L. Guy, there're lots of kinds of coercion in the world. From where I sit, a whole hell of a lot of if is based on income differential power & was much reduced for a while when people who benefit disproportionately from the rules of inequality in society paid closer to their fair share to provide more equal opportunities e.g. with affordable public higher ed. Has been creeping up again last 30 years & gotten pretty bad.

    Whatever your more sophisticated sources than Ayn Rand, you're still narrow if you're arguing that someone moving out of state after public higher ed. somehow invalidates spending tax money on it.

  • rw (unverified)
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    Why are we discussing colleges and who stays here after they get their education? And so what? They pay out of state tuition, dear. SO I guess it's their right to go back where they came from with their fancy, out of state education, eh?

    Perhaps this plaint should go as a new non sequitur over on Sex With Dux.

  • (Show?)

    Chris

    I can actually point Russ to an economics textbook written by Glenn Hubbard (yes of the Reagan administration economics team) that contains not a single reference to Laffer or supply side economics.

    I was helping my daughter do some research on a paper for high school. I knew that the Laffer curve was more appropriately called the Laugher Curve among liberal economists, but I did not realize that it has been basically debunked completely.

    The real question is why OPB feels obligated to have a political activist on a show presumably dedicated to helping listeners understand the impact of corporate taxation, which is a very complex subject. There are reasonable intellectual arguments for zero corporate taxation altogether, not that I accept these,but I think Oregonians deserve to hear both sides of this important issue, not just political posturing.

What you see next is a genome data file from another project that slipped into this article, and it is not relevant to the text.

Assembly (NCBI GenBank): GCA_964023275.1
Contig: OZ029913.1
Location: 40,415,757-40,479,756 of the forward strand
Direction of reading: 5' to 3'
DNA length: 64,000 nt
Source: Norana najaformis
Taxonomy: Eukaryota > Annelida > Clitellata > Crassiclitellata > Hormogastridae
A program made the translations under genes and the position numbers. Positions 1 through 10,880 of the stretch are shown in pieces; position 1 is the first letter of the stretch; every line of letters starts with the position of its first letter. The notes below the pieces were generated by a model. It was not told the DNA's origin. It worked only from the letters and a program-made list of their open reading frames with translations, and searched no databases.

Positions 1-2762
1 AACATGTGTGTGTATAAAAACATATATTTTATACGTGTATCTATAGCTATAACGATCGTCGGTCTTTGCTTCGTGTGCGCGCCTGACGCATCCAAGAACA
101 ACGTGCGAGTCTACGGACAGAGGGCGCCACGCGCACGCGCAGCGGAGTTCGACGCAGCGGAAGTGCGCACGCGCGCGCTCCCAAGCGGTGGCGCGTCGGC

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  • socialjustice (unverified)
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    FDR did some things right and some things wrong. Raising taxes may have not have done anything positive to cure the depression and many feel that it is WWII that actually broke the cycle and brought a recovery. After WWII America's economy was the only left standing. For most of the USA history previous to 1913 there was basically no income tax and the country prospered so arguing that high taxes correlate with prosperity is simply wrong. Most people prefer low taxes which is why our leaders try to raise taxes on "someone else".

  • socialjustice (unverified)
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    The Laffer curve just shows at what tax rate the government can maximize revenue. We know that that point is somewhere between zero and 100%. How can this be debunked? Those who argue that more tax cuts will lead to increased government revenue can easily be debunked, but how do you debunk the fact that there is a specific tax rate that will maximize revenues? Not to say that the role of government should be to maximize revenue, it is not, but policy makers should understand all implications of raising and lowering taxes.